As Sewall noted, “In too many areas around the world, violent extremists threaten generations of hard-won progress for women and vulnerable minorities. To defend that progress – and to prevent a reversion of what Secretary Kerry calls ’medieval thinking’ – we must defeat violent extremism.”

She pointed to the grim reality that while military force is effective in defeating terrorists, “it cannot defeat terrorism.” The Under Secretary called for increased funding to strengthen the capacity of “local voices of tolerance and inclusion.” Sewall was concerned with the ability of military power to diminish “underlying grievances” that lead to growing extremist threats.

Women voices raised for peace.

Women voices raised for peace.

The role of WPS actors globally, including efforts by the private sector, foundations, and NGOs, is crucial to addressing marginalized and at-risk communities. Threats from extremists have become so transnational that Sewall believes “we cannot reduce extremist violence without women.”

In this regard, she made specific reference to an initiative in Morocco. “In Morocco, we’ll help women’s groups speak out against violent ideologies. And in the Morocco program, it’s not just inclusion as process. We’ll make sure that women are not only included in trainings but also the substance, for example by ensuring that trainings include a focus on the specific factors that can drive women to terrorist groups. We’ll be sure that women are included in our baseline data, analysis, and metrics to evaluate impact. We’re hopeful this North Africa pilot will lead to best practices as we mainstream gender in our CVE programming.”

This initiative and others like it, included the well-regarded training of imams, both Moroccan and foreign, and women and men religious counselors, brings together a whole society solution to attacking the spread of terrorist ideology. The Under Secretary was quite blunt in her assessment of the challenges ahead.

“Violent extremists threaten everything the women’s community has worked to achieve. So let’s work together on behalf of this fundamental truth – defeating violent extremism is essential to women’s empowerment, and women’s empowerment is fundamental to defeating violent extremism.”

Recognizing the Threat of Women Terrorists

The recent arrests in the so-called “Notre Dame plot,” an attack this past week against a police station in Mombasa, Kenya, and the increasing numbers of women identified as “warriors” on radical websites increasingly challenge counterterrorism officials to forge effective countermeasures.

In Paris, the latest information is that it was a Paris train station, not Notre Dame, that was  the target. The four women charged with terrorism have been on the watch lists of the French government and were apprehended quickly when the owner of the car containing the gas cylinders was identified as the father of one of the women arrested. The four have been hailed as warriors by various jihadi websites.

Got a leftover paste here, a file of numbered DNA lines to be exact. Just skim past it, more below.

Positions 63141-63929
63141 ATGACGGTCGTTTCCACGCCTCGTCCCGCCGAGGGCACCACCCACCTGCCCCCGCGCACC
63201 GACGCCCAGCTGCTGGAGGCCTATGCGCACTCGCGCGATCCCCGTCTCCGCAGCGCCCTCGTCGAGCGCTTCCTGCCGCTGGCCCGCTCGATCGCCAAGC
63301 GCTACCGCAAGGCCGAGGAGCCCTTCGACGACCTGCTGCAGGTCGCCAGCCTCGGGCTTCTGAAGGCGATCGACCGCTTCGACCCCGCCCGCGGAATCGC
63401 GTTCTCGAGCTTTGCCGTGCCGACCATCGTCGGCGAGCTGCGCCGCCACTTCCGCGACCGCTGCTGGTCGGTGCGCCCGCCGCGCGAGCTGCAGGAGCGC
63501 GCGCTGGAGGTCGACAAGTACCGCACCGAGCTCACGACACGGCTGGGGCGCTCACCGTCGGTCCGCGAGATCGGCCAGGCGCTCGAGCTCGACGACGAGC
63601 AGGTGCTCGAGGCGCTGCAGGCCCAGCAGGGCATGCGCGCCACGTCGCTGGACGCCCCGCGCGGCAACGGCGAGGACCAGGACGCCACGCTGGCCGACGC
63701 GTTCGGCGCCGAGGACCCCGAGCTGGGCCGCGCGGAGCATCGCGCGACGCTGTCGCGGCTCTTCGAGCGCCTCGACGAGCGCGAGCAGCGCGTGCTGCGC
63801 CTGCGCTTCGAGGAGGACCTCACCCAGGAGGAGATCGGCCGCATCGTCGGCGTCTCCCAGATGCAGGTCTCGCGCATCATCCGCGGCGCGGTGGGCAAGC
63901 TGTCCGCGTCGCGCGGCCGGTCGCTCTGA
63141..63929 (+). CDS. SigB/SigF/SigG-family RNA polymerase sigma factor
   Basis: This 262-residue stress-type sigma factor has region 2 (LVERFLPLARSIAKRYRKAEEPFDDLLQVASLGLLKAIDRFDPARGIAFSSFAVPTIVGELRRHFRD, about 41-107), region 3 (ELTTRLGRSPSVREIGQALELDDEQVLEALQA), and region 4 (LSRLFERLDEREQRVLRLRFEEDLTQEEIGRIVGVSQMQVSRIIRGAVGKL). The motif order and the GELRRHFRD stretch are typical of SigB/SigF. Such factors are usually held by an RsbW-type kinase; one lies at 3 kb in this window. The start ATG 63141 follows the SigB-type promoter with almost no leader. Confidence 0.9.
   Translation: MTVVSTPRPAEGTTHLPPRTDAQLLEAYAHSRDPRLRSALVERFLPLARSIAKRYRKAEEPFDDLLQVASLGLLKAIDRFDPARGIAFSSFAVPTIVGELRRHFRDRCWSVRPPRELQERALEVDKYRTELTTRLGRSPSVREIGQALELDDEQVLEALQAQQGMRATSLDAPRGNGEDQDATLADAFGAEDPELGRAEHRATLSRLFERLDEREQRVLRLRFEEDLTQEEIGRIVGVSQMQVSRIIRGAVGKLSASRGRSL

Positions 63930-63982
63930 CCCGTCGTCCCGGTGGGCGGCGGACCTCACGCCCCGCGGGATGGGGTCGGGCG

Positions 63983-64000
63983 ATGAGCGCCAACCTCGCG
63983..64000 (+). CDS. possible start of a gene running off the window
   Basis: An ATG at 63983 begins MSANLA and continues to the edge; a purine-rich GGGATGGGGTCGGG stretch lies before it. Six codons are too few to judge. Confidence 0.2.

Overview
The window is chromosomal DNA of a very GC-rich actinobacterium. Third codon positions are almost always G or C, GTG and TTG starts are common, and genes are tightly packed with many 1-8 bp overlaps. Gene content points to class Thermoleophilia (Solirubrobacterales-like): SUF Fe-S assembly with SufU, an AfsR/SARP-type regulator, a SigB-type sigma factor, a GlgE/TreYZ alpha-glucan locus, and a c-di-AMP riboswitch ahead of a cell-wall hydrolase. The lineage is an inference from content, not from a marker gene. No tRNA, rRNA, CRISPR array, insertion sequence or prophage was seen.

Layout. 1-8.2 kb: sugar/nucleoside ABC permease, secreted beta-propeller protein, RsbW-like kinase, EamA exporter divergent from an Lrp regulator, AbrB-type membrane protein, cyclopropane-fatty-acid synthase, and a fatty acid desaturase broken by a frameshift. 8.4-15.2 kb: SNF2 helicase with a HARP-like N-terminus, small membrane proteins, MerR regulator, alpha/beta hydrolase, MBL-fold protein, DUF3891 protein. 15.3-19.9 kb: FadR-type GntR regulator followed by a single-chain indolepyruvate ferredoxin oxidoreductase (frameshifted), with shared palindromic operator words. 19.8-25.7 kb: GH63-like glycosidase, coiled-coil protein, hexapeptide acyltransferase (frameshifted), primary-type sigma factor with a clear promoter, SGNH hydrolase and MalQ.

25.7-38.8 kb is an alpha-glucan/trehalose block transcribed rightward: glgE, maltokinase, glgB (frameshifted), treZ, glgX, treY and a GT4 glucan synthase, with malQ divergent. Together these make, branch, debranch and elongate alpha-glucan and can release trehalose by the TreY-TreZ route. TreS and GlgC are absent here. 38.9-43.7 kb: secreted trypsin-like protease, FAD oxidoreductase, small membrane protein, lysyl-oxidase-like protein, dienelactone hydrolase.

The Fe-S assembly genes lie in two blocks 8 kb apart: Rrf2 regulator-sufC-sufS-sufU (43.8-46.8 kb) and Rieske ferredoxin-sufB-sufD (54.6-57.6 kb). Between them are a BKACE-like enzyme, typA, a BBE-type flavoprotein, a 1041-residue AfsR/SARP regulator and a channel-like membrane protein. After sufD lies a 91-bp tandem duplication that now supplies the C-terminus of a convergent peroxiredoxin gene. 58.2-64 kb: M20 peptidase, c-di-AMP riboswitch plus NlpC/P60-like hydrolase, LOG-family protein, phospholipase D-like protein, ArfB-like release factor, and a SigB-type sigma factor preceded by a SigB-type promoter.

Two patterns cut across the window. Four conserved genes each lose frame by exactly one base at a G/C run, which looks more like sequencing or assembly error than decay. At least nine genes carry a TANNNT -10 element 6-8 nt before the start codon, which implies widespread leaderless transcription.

In the Kenya attack, Reuters reported “that three women wearing hijabs snuck into a police station under the pretext of reporting a stolen phone, then stabbed a local officer and set fire to the building with a petrol bomb before all the three were shot dead.” The attack could have been much worse, as Kenyan authorities also recovered an unexploded suicide vest, two bullet-proof jackets, and an unused petrol bomb from the dead suspects. It is suspected that women are directed more toward suicide attacks because those do not require the same rigorous military-level skills and training available to men. This chilling reality, reminiscent of women resistance fighters in the Algerian war for independence and female bombers (mostly brain-washed girls) used by Boko Haram and the Viet Cong (separated by 60 years, yet still a potent reality), is reflected in several articles in The Independent, which further reinforce heightened concerns with women terrorist cells. Based on existing research, women are taking a much more visible role in attacks against civilian and military targets because their physical appearance is perceived as less threatening. This leads to the UK experience that, according to recent data, more women were arrested on terrorism charges year-on-year from 2014 to 2015.

Under Secretary Sewall called on WPS organizations around the world to take a leadership role in integrating CVE into their programs. She stressed that “In high policy discussion and advocacy, in field work and programming, in mentorship and capacity-building – there are countless opportunities for the WPS community to advance its central objective through CVE. CVE needs your help – your issue advocacy, your expertise, your sustained engagement on this agenda.” It is a call to action that underscores the centrality of women in promoting security and stability.

Campaign Contributions – Free Speech or a Ticket to Ride?